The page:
Recent reports indicate that the House Judiciary Committee intends to mark-up a bill that will finally extend Fourth Amendment protections to email correspondence. The bill, H.R. 699, The Email Privacy Act, introduced by Reps. Kevin Yoder (R-Kan.) and Jared Polis (D-Colo.), would update the 1986 Electronic Communications Privacy Act, ensuring constitutional protections and legal standards desperately missing in today’s digital world.
Although the bill enjoys wide bipartisan support and recently became the most cosponsored bill in the House with 284 cosponsors, the Judiciary Committee has neglected to move the bill. As part of the Digital Fourth Coalition, an ideologically diverse group that actively campaigns for Fourth Amendment rights in the digital world, Americans for Tax Reform has recently penned a letter urging Congress to consider this important piece of legislation.
Shortly thereafter, POLITICO reported a markup expected in July.
Katie McAuliffe, Federal Affairs Manager at ATR, released this statement supporting the bill:
“When ECPA was written in 1986, most Americans did not have email accounts. It was impossible for Congress to foresee the type of technological advancements nearly three decades later. As a result, our emails, photos, documents and other items stored in the cloud are in jeopardy of government intrusion. Privacy rights should not stop online. The Email Privacy Act is an important bill to protect the privacy of all Americans and should be voted on without delay.”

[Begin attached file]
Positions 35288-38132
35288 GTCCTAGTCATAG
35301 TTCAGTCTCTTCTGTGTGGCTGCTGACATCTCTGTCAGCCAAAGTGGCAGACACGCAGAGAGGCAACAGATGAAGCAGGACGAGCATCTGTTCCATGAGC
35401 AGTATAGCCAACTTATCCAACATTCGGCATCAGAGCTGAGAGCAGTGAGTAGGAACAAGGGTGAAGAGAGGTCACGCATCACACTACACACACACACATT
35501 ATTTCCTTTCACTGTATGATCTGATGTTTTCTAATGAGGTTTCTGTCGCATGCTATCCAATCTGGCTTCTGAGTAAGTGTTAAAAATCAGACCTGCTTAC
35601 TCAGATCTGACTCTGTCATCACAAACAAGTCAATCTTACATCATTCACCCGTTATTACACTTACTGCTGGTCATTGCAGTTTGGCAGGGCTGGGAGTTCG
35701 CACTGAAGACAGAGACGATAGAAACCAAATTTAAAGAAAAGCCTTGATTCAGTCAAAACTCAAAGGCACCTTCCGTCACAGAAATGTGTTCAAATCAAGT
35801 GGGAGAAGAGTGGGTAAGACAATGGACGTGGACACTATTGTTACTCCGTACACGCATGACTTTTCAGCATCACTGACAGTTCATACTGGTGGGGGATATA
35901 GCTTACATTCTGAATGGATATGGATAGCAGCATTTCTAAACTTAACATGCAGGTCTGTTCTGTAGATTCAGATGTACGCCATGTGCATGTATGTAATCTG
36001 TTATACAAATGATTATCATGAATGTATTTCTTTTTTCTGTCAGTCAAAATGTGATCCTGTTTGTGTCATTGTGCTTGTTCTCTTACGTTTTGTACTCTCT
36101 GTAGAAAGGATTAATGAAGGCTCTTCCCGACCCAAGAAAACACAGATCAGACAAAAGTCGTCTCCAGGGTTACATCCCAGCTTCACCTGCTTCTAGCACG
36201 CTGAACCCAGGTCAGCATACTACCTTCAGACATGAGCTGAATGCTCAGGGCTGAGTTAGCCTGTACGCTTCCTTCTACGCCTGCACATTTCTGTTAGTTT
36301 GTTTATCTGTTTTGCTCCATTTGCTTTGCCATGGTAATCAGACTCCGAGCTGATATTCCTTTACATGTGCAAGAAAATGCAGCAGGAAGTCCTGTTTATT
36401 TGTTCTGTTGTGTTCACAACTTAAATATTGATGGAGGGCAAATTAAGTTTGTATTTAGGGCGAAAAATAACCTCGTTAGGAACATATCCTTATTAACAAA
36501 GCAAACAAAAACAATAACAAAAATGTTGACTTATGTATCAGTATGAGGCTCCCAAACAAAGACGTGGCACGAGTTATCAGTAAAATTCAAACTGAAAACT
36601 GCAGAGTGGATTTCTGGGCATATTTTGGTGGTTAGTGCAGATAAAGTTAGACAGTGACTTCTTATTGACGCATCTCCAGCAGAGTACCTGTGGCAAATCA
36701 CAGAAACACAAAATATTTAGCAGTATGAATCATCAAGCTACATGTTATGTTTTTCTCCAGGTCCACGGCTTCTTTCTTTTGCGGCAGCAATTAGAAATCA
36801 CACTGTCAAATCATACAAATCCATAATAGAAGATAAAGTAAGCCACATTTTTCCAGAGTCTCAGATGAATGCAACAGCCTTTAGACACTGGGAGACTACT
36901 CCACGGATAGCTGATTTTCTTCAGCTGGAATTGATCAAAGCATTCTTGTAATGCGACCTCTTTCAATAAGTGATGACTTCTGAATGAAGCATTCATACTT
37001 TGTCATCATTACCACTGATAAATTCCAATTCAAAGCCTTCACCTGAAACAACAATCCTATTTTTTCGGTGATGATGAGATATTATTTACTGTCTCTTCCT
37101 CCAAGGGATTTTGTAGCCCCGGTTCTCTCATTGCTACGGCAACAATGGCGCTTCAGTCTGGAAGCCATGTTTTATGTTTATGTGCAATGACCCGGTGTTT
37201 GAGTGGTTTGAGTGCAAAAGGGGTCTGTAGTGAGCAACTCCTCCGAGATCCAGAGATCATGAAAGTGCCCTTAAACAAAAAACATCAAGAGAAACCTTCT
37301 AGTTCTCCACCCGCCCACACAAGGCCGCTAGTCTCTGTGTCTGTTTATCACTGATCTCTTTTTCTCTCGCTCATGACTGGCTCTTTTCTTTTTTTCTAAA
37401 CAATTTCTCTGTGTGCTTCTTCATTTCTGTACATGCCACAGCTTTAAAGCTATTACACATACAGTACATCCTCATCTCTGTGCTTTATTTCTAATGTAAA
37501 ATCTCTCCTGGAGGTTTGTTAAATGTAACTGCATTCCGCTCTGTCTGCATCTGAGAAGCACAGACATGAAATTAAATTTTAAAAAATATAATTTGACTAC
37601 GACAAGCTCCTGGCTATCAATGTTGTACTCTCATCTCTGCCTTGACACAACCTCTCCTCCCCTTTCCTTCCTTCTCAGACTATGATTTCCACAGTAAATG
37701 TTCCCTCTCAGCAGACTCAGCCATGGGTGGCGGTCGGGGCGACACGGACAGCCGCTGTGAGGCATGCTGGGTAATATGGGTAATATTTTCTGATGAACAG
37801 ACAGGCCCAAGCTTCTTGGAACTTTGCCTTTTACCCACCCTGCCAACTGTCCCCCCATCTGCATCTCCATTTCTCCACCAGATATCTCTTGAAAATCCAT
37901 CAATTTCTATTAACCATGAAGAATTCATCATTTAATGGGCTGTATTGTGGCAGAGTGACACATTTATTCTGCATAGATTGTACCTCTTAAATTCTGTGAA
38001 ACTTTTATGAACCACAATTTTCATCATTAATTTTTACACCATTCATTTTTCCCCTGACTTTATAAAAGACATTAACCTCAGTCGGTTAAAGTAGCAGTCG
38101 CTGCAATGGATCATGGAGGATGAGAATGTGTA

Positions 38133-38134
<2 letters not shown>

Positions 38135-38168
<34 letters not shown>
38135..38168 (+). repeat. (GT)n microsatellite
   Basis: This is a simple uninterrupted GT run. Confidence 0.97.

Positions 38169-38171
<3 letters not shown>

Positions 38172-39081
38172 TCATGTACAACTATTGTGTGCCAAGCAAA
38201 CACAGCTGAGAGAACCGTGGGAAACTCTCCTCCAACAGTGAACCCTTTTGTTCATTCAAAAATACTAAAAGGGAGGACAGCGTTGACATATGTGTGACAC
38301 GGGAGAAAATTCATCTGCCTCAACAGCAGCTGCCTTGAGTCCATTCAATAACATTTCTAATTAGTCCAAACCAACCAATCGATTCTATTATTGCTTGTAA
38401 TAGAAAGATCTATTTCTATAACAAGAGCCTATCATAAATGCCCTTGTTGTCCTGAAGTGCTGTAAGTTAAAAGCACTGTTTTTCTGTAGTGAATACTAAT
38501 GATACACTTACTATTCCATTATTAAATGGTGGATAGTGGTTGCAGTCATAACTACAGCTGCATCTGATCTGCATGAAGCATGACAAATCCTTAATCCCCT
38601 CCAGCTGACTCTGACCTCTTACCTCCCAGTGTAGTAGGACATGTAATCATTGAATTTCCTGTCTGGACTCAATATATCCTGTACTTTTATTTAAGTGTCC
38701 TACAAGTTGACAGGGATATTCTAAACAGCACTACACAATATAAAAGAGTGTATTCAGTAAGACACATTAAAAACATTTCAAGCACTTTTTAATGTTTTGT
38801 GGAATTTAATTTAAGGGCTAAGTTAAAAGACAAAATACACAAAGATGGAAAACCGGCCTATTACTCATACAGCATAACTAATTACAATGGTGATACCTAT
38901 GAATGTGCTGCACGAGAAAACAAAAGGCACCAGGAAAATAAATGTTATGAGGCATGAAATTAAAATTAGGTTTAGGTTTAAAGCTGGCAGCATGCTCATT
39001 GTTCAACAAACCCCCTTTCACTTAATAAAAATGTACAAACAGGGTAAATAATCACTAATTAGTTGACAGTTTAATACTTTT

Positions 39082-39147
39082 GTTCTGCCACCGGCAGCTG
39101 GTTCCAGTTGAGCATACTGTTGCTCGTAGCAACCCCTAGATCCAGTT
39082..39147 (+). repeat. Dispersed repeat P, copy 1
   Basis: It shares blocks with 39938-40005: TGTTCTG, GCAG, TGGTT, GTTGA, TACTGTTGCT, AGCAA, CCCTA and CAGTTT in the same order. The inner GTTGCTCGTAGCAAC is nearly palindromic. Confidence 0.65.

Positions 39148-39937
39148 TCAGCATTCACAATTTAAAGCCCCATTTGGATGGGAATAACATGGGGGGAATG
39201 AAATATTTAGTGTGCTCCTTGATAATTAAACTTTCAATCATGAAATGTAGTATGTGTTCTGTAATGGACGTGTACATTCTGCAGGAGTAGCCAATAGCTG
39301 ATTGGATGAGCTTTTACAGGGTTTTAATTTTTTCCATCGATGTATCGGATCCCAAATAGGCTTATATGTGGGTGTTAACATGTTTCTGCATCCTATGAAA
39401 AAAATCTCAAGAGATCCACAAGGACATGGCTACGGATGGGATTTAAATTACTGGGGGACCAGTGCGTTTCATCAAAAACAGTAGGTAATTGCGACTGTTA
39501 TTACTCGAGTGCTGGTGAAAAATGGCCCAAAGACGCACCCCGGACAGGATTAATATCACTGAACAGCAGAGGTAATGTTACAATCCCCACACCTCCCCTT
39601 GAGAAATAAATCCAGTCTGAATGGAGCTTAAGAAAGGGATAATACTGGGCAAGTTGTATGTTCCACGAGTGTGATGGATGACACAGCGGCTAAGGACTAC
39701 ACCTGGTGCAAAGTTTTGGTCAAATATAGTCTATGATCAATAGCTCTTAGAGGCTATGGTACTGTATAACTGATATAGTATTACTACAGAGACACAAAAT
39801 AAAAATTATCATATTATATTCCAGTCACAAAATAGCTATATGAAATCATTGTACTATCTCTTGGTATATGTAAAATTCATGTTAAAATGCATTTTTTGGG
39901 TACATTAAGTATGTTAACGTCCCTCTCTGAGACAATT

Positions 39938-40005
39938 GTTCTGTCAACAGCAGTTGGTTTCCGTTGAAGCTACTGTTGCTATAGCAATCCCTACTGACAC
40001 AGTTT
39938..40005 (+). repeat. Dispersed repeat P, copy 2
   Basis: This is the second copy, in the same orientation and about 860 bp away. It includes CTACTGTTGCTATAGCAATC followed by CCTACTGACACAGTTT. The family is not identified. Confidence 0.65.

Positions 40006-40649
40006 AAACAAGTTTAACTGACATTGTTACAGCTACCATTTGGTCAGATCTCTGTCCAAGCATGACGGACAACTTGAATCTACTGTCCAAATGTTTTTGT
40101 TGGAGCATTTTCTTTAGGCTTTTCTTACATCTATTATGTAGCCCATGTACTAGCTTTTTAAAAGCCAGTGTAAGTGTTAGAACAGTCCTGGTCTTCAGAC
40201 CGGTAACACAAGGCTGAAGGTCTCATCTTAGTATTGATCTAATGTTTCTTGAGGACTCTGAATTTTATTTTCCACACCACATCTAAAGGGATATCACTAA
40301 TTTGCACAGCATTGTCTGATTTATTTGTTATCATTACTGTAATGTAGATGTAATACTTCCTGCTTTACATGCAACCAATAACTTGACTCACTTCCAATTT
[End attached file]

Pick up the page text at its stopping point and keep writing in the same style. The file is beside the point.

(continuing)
The Email Privacy Act would require government agencies to get a warrant before searching through an individual’s private emails, which is a more stringent requirement than the mere subpoena needed to do so under current law. There should be no discrimination between a citizen’s physical mail and their electronic mail, and yet under ECPA electronic mail is given vastly fewer protections.
The Fourth Amendment rights guaranteed by the Constitution do not apply to only some forms of communication, but are rather safe-guards against all forms of government intrusion into the privacy of citizens. In 1986, when the ECPA became law, few considered the Internet the robust medium for interaction that it is today and it is understandable the policy reflects this sentiment.
Today, however, we live in a world that can no longer deny the prolific role of Internet for communication. In this world, every day that passes without sensible policy that acknowledges electronic correspondence as the same as physical mail, and thus worthy of the same privacy protections, is an insult to the founding principles of our nation.
The time to end digital discrimination is now. The Email Privacy Act is the first step in this fight, the people want it, all political ideologies agree on it, and it is time for Congress to act.
Please Click Here to sign a petition urging the House Judiciary Committee to approve the bill.